Going After the Big Fish

Going After the Big Fish

Manage Staff Time Wisely: Typically, 20% of Gifts = 80% of Money Raised

By Steven A. Reed

Unless you are running a national or international charity with a huge and highly sophisticated direct-marketing program, chances are your major gifts program offers you the most leverage for fundraising success. But high-performance major gifts fundraising requires processes that are highly effective and eliminate wasted effort. Here are a few basic steps.

  • Good development officers are truly a scarce resource, and usually among the highest-paid in the fundraising organization. They should focus on cultivating prospects, not on making database entries.
  • Manage your organization’s mix. You need a complete pyramid of fundraising strategies and methods for long-term success, but maximizing your major gifts program will most significantly increase your ROI. A mark of a high-performing operation is a revenue mix of about 80% major gifts, which in number make up about 20% of total gifts.
  • Use high-cost, scarce resources to do only high-value work. Good development officers are truly a scarce resource, and usually among the highest-paid in the fundraising organization. They should focus on cultivating prospects, not on making database entries. Can a clerical staffer input the data instead? What about things such as routine reporting, other paperwork and thank-you letters? Or routine stewardship activities? What can you do to increase the number of true prospect-facing meetings per week?
  • Consolidate portfolios and pipelines. Major gift fundraisers — like surgeons, fighter pilots and the iconic American “cowboy” — tend not to be natural team players, but will respond to ways their work can be structured to make them more successful. The traditional 100- to 150-person or family portfolio not only encourages a “my prospect” and “my donor” mindset, it spreads your MGOs’ attentions across a wide spectrum of situations, relationship objectives and activities. Lean principles that translate into focused portfolios and one centrally managed pipeline enable wholesale gains in productivity.
  • Define your processes for relationship development from first introduction through gift agreement and into stewardship. In Lean lingo this is called mapping your value stream. Essentially, you block out on paper all the key steps involved in the major gift process. Then go back and identify all the activities that take place between the key steps. Pinpoint the steps and activities that do not bring actual value to the process. Can any of these be eliminated? Automated? Reassigned?
  • Develop stage-gate criteria to ensure that development officers spend time on the most likely prospects. Stages are the various phases in a process, and the gates are review points between each stage, where tough decisions are made about proceeding, reworking or stopping. If each gate has specific criteria, you can clearly assess when all criteria have been met — and only then move to the next stage. For each prospect you move through specified stages and gates before reaching the “ask” — at which point the prospect is well-primed, and asking is only a formality.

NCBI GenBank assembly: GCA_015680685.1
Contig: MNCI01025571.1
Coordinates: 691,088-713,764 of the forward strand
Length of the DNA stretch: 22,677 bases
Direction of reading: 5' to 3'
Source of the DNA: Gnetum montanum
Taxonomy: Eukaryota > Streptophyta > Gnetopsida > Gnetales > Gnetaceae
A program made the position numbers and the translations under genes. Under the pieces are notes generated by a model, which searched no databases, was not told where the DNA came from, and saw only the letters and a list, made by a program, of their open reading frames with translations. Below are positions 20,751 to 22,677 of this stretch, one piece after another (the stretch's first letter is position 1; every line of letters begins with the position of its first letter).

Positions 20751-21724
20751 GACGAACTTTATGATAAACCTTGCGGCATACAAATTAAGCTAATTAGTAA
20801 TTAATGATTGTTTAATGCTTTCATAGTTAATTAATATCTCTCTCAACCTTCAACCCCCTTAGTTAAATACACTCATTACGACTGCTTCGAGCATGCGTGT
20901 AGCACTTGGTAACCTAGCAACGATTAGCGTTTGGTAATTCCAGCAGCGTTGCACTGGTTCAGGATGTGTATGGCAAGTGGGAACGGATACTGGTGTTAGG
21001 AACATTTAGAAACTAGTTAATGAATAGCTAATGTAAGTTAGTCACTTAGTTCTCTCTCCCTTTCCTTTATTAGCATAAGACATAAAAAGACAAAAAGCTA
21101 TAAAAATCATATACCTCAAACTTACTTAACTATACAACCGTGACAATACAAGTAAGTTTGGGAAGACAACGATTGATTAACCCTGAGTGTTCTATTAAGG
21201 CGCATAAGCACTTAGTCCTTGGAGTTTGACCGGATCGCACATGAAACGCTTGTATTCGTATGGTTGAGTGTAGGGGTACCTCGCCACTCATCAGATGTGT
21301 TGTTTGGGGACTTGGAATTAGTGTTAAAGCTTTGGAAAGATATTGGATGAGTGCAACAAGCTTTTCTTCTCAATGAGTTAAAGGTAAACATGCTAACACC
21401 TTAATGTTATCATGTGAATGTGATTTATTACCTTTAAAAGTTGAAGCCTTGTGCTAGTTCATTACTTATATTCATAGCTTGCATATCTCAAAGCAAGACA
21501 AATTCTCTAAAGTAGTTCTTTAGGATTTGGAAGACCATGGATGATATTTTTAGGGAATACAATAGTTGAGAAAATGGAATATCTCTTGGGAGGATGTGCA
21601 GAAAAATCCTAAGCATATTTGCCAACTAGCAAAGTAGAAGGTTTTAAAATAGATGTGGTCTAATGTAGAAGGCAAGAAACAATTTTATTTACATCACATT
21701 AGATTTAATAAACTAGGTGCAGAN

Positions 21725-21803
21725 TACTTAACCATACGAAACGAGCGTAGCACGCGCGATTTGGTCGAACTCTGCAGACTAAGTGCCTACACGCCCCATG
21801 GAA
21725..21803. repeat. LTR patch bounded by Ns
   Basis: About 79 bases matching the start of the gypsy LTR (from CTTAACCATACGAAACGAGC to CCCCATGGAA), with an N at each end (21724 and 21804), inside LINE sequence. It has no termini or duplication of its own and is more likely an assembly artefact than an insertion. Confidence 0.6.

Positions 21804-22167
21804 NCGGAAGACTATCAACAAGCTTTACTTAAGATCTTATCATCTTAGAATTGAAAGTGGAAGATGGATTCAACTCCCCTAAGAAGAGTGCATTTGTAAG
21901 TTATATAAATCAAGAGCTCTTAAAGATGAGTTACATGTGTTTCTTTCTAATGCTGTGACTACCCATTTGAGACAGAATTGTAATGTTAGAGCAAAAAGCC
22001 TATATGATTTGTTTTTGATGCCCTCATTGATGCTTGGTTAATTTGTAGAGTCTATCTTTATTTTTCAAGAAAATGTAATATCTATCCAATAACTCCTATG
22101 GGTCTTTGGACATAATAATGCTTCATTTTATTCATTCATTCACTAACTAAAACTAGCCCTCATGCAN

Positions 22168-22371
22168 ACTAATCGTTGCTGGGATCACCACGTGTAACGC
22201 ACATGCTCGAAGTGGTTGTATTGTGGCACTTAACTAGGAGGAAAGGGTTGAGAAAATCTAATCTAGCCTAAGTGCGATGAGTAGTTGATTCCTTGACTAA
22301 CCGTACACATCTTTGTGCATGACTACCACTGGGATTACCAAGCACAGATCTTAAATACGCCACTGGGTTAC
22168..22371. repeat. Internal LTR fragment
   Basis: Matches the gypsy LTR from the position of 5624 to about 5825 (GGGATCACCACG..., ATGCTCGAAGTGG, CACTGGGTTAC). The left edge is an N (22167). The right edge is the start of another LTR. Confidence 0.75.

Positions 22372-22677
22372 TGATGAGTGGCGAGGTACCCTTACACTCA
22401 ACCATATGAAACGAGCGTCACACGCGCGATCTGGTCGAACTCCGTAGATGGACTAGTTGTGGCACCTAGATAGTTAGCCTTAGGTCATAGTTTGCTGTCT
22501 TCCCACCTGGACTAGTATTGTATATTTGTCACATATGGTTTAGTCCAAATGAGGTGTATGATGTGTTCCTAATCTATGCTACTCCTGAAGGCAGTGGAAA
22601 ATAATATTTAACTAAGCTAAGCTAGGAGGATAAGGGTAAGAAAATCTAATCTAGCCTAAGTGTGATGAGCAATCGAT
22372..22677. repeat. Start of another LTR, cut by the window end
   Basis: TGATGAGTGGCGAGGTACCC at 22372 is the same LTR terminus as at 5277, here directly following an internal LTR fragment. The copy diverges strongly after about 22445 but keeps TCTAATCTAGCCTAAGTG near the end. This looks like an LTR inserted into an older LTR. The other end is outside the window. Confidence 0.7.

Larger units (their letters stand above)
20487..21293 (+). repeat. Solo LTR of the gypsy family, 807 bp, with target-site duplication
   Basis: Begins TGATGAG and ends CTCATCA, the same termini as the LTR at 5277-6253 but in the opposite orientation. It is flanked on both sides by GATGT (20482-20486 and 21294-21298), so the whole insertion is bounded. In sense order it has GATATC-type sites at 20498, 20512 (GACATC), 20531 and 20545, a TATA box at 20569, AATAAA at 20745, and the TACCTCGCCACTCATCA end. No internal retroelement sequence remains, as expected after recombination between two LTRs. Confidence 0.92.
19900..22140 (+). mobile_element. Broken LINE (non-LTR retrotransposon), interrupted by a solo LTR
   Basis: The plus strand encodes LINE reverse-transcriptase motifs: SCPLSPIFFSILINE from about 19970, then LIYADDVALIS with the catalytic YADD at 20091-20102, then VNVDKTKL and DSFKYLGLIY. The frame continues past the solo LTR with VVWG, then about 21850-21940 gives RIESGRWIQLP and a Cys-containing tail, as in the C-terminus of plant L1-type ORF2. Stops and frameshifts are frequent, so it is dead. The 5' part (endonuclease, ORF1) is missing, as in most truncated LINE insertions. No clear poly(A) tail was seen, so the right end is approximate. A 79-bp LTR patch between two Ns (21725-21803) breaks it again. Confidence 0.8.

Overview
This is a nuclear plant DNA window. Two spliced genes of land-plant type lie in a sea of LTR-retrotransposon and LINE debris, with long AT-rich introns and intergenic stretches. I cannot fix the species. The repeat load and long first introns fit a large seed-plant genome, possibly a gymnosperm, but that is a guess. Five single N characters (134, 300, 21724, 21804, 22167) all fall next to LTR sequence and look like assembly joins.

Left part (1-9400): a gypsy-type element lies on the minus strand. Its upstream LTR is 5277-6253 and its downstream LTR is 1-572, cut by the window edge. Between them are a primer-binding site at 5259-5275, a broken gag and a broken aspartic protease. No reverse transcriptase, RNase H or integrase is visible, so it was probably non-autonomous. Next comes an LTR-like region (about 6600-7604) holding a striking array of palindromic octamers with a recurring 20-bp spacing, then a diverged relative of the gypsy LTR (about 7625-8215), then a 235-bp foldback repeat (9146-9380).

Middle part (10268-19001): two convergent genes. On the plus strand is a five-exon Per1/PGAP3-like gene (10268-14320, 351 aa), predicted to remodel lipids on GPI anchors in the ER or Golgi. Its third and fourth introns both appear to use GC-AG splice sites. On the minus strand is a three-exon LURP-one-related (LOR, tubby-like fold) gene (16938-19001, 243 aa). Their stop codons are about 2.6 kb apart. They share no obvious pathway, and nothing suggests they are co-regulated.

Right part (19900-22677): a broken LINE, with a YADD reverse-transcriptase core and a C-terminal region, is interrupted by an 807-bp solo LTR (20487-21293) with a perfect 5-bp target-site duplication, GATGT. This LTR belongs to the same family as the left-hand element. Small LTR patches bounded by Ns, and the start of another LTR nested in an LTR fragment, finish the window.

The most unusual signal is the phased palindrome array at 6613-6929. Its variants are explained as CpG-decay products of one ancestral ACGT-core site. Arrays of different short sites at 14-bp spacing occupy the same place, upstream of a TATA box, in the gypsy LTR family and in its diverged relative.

• Develop high-volume, point-of-entry activities and programs to create abundant prospect flow into the “pipeline.” How do you find enough prospects? For example, in one model the initial connector, often a board member, brings people to interesting events where they learn about new initiatives or treatment advances. Some become qualified prospects and move through the process. A good metric is, for every 10 people brought in by the initial connector, one gives a gift at the target level. (Typically, one or two more gifts at lesser levels also result.) These connects are critical, because staff people generally do not move in the social and business circles where potential major donors are found.
  • Set multiple process measures, with emphasis on cycle time. How many prospecting events will you hold each month? How many connections should you make at each event? How many prospects should you be cultivating at each stage? You must establish criteria to let you know how you’re doing, as well as a system for alerting you when a particular measure is or isn’t being met. For example, you can use a “dashboard” system where green means you’re on track, yellow is the continuous improvement zone, and red calls for immediate attention because you’re seriously behind where you need to be.
  • Measure early, measure often and use metrics that correlate with success. Instead of simply measuring things at the end, such as how much money was raised or the total sum each development officer brought in, use measures that help you see at key points whether you are on track for a positive outcome. Not only will you get what you measure, you will build a reliable forecasting system. Your CFO will love you. But beware metrics that may correlate with success, but are not measuring those things that cause success. This article links to “Choose Your Measures Wisely” article. Read “Choose Your Measures Wisely.”
  • Maintain a constant effort to eliminate out-of-bounds process variance. Create your “way” of fundraising, so you have a tried-and-true baseline process that is ingrained in your culture. In other words, if you have four — or 14 — gift officers, you will still have one consistent way your organization goes about acquiring gifts, instead of four different ways, and numerous variations within each. That one way should allow for a clearly limited degree of variance to allow your front-line people to apply their experience and creativity to specific situations. You can then continuously improve that one way.

Instead of simply measuring things at the end, such as how much money was raised or the total sum each development officer brought in, use measures that help you see at key points whether you are on track for a positive outcome.